7 of 24 Northern states has positive domestic migration. The 7 states were mixed between the Midwest and the Northeast/Mid-Atlantic. Just one Great Lakes State had positive domestic migration in 2005.
9 of 13 Western states had positive domestic migration. Only California and a few Mountain West states had negative numbers.

The 2005 numbers show the overall domestic migration picture as it had been for at least the last few decades, if not much longer. The South and West were the dominant net gainers of domestic migration, while most of the North sent people to those regions.

In 2012, the breakdown was as follows:
11 of 14 Southern states had positive domestic migration. Even with Katrina-hit state Mississippi having net gains in 2012, the overall number of states with positive gains declined.
8 of 24 Northern states had positive domestic migration, a slight improvement over 2005.
8 of 13 Western states had positive domestic migration, a slight decline over 2005.

But the breakdowns don’t tell us the whole story. When trying to compare the two years, trends are very important, and the trends are far more revealing.

Total Change 2005-2012 By Rank
1. California: +192,898
2. New York: +104,699
3. Louisiana: +94,943
4. Ohio: +40,736
5. Massachusetts: +37,147
6. Colorado: +26,567
7. North Dakota: +16,807
8. Missouri: +13,838
9. Mississippi: +13,689
10. Michigan: +12,091
11. Rhode Island: +12,089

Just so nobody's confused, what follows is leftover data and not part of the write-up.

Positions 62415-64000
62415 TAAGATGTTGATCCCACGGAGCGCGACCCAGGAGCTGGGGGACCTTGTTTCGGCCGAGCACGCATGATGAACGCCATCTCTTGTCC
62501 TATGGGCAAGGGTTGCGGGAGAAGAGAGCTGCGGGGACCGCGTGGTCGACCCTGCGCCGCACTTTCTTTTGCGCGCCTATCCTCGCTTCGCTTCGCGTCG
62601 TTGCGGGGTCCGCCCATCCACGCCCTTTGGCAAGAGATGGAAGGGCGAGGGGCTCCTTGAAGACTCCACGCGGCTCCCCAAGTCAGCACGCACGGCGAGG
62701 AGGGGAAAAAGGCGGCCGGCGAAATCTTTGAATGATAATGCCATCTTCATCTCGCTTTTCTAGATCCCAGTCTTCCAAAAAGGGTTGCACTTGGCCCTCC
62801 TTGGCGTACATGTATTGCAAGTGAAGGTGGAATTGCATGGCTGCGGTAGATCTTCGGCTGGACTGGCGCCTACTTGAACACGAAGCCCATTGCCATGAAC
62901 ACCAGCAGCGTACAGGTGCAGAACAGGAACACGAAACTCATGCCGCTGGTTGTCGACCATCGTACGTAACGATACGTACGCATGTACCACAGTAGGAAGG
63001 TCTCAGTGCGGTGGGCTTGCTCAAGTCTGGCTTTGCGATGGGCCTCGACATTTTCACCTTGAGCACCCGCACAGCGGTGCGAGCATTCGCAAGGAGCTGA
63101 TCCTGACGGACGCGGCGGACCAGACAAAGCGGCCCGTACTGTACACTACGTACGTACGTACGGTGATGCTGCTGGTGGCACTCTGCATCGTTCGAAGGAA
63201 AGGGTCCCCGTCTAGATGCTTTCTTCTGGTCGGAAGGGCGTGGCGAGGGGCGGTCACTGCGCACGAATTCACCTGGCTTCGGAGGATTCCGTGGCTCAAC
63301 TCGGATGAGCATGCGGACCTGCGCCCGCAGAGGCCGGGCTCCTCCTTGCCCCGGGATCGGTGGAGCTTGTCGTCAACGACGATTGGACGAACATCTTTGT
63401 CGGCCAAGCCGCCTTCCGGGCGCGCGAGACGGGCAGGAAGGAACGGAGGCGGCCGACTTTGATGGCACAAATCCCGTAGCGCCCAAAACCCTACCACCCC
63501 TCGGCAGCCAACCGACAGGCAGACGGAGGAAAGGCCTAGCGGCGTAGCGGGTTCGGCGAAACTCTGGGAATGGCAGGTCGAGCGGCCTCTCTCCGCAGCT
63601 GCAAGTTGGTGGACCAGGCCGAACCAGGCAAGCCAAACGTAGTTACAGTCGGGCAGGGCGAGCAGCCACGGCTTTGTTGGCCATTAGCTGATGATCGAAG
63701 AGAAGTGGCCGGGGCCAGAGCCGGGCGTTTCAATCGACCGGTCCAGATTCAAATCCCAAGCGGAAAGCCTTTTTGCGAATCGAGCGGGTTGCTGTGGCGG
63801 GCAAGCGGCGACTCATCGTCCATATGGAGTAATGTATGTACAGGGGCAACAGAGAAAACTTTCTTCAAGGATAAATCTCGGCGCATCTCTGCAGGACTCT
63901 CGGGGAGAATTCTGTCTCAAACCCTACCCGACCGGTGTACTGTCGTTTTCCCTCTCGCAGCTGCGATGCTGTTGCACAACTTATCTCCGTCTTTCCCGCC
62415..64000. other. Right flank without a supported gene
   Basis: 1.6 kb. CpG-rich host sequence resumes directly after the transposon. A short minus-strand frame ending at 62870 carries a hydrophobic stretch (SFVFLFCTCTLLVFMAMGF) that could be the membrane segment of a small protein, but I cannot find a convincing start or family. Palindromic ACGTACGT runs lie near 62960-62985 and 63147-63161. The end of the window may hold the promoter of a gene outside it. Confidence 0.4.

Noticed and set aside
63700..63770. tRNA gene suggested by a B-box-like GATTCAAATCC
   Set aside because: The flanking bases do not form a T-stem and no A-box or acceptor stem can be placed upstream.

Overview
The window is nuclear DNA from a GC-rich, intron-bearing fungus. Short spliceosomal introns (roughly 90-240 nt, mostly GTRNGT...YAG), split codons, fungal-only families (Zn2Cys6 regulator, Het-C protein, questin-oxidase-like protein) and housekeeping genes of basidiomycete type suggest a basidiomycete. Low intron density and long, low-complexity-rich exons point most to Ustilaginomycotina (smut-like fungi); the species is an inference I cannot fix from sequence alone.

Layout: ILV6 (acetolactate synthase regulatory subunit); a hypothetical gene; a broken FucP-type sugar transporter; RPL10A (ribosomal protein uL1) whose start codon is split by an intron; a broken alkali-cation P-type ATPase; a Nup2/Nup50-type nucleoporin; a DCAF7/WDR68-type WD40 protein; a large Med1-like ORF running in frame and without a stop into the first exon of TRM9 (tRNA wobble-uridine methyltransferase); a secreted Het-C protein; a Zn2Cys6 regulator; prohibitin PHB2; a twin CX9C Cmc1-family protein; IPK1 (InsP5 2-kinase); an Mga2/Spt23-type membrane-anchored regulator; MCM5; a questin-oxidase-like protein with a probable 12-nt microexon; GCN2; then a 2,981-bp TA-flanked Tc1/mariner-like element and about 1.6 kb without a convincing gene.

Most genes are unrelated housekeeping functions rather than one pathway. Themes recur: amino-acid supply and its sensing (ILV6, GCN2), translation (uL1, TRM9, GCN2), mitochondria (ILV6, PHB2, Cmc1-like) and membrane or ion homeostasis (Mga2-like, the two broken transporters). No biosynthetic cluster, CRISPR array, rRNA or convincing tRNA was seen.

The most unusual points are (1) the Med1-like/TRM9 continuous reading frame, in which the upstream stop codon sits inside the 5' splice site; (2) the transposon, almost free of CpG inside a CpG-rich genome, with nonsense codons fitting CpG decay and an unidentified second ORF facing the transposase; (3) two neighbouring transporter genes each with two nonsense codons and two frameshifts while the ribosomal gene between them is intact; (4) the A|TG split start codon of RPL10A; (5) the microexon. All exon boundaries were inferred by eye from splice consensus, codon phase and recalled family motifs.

12. Utah: +11,356
13. New Hampshire: +10,214
14. Vermont: +7,955
15. Maryland: +6,897
16.Washington, D.C.: +5,402
17. Wisconsin: +4,224
18. South Dakota: +3,218
19. South Carolina: +1,837
20. Kentucky: +1,448
21. Virginia: +989
22. Nebraska: -46
23. Connecticut: -176
24. Wyoming: -273
25. Montana: -775
26. Washington: -906
27. Nevada: -1,004
28. Indiana: -1,238
29. West Virginia: -1,298
30. Delaware: -1,951
31. Kansas: -2,606
32. Iowa: -5,131
33. Hawaii: -8,752
34. Oklahoma: -9,970
35. Illinois: -12,424
36. Maine: -13,472
37. Minnesota: -13,750
38. North Carolina: -16,729
39. Idaho: -16,908
40. Arkansas: -18,784
41. Texas: -18,957
42. New Mexico: -22,942
43. Alabama: -23,932
44. Pennsylvania: -24,524
45. Alaska: -25,683
46. Tennessee: -30,646
47. Oregon: -32,618
48. Georgia: -63,046
49. New Jersey: -67,615
50. Florida: -79,212
51. Arizona: -105,886

5 of 14 Southern states improved their domestic migration rates 2005-2012.
13 of 24 Northern states improved their domestic migration rates 2005-2012.
3 of 13 Western states improved their domestic migration rates 2005-2012.